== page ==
Digging paths and flowerbeds around the house has turned up lots of little artifacts. These brass buttons were found in the front and back gardens, respectively. The legend on the larger button says "Victoria Jubilee - June 20 1887." The smaller, rounded button is one of two identical buttons I've unearthed so far. It has a shield design emblazoned with what is probably arms associated with the parts of British Army at the time. The arms granted to the Board of His Majesty's Ordnance, 16th May 1823 are "azure, three field pieces in pale or, on a chief argent three pellets". These arms were already in use by the Army Council. Related arms belonging to the Royal Engineers and the Inspector General of Fortifications have been found on a similar larger brass button found close by at Fort Townshend.


   This clay pipe bowl is typical of the dozens of pipe fragments found in the back garden. Whoever lived here in the late 1800s sure smoked a lot! In 2004 I found a stem for a pipe of about this age, marked "A GOGHILL" on one side, and "GLASGOW" on the other.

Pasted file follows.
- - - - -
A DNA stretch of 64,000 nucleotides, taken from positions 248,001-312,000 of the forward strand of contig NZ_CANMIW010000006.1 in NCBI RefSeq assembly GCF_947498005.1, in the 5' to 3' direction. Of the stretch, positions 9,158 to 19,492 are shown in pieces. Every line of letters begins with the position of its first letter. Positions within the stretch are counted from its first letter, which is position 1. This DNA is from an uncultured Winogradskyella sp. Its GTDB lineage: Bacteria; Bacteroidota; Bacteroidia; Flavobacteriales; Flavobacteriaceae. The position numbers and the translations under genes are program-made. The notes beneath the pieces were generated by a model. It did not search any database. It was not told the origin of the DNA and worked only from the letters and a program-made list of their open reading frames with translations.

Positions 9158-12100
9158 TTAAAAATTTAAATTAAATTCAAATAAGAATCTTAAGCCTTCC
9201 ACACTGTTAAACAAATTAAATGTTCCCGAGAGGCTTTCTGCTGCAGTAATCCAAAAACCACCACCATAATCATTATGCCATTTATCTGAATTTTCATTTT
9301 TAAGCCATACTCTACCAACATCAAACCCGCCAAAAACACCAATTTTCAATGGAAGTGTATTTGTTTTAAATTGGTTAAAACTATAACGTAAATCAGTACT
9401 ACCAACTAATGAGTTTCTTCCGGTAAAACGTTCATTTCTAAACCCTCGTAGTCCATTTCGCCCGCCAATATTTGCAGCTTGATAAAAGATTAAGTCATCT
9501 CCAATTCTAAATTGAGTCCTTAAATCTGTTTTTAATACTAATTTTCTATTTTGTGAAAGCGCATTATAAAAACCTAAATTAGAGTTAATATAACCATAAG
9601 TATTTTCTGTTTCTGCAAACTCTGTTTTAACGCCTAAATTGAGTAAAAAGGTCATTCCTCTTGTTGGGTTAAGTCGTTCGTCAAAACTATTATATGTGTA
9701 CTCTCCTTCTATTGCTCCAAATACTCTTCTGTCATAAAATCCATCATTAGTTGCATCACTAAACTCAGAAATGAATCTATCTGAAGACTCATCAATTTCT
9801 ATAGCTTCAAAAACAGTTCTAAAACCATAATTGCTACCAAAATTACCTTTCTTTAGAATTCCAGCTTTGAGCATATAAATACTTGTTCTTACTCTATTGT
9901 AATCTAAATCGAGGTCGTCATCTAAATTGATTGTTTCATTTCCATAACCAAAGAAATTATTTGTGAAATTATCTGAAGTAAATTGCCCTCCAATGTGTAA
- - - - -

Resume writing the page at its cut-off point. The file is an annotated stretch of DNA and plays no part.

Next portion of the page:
Some of the clay pipe fragments. Note the smaller, bowls with a foot and a greater angle to the stem. These are probably from before 1800. Likely they were smoked by soldiers on duty at the powder house.


   This silver spoon has a hallmark, but so far it has proved illegible.


   This 1821 British farthing is the oldest identifiable artifact I've found so far. It's quite corroded, but you can compare it to this other George IV farthing. I've also found a large coin that is probably an early Canadian penny, and a small coin that is simply too corroded to identify.


   The rocks under the soil are mostly sharp bits of shale. These (and many other) beach rocks were probably brought here in the late 1800s, judging by the depth at which they were found. They are unremarkable and could be from anywhere. However, the people living here worked on the St. John's waterfront as wharfingers and tidewaiters when the city actually had beaches. I like to think that that's where these are from.


   Two 1926 Nfld. license plates. The number is 2212. Found near pieces of an axle, an early spark plug, and many unidentifiable rusty lumps of metal.

   Besides the items pictured here, I've found a flint stone a 69 caliber lead musket ball, and several clay marbles. Also, three buckets worth of glass and ceramic sherds and the leather heel of a child's shoe.